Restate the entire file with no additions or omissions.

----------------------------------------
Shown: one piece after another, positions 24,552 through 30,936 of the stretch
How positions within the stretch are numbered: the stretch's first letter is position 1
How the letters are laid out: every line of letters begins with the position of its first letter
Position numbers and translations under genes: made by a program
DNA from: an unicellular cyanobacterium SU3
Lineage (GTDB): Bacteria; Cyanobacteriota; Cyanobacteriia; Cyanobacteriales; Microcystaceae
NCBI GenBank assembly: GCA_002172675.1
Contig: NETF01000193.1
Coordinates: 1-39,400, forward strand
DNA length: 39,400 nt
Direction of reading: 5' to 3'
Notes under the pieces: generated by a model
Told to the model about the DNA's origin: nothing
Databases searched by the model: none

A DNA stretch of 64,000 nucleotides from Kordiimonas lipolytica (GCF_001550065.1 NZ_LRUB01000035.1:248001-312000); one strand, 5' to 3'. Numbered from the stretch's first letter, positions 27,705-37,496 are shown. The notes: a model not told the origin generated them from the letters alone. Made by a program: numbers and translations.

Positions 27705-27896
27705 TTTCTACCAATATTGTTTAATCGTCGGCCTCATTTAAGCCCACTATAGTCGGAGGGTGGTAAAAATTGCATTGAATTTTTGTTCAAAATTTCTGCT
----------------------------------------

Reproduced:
Shown: one piece after another, positions 24,552 through 30,936 of the stretch
How positions within the stretch are numbered: the stretch's first letter is position 1
How the letters are laid out: every line of letters begins with the position of its first letter
Position numbers and translations under genes: made by a program
DNA from: an unicellular cyanobacterium SU3
Lineage (GTDB): Bacteria; Cyanobacteriota; Cyanobacteriia; Cyanobacteriales; Microcystaceae
NCBI GenBank assembly: GCA_002172675.1
Contig: NETF01000193.1
Coordinates: 1-39,400, forward strand
DNA length: 39,400 nt
Direction of reading: 5' to 3'
Notes under the pieces: generated by a model
Told to the model about the DNA's origin: nothing
Databases searched by the model: none

A DNA stretch of 64,000 nucleotides from Kordiimonas lipolytica (GCF_001550065.1 NZ_LRUB01000035.1:248001-312000); one strand, 5' to 3'. Numbered from the stretch's first letter, positions 27,705-37,496 are shown. The notes: a model not told the origin generated them from the letters alone. Made by a program: numbers and translations.

Positions 27705-27896
27705 TTTCTACCAATATTGTTTAATCGTCGGCCTCATTTAAGCCCACTATAGTCGGAGGGTGGTAAAAATTGCATTGAATTTTTGTTCAAAATTTCTGCT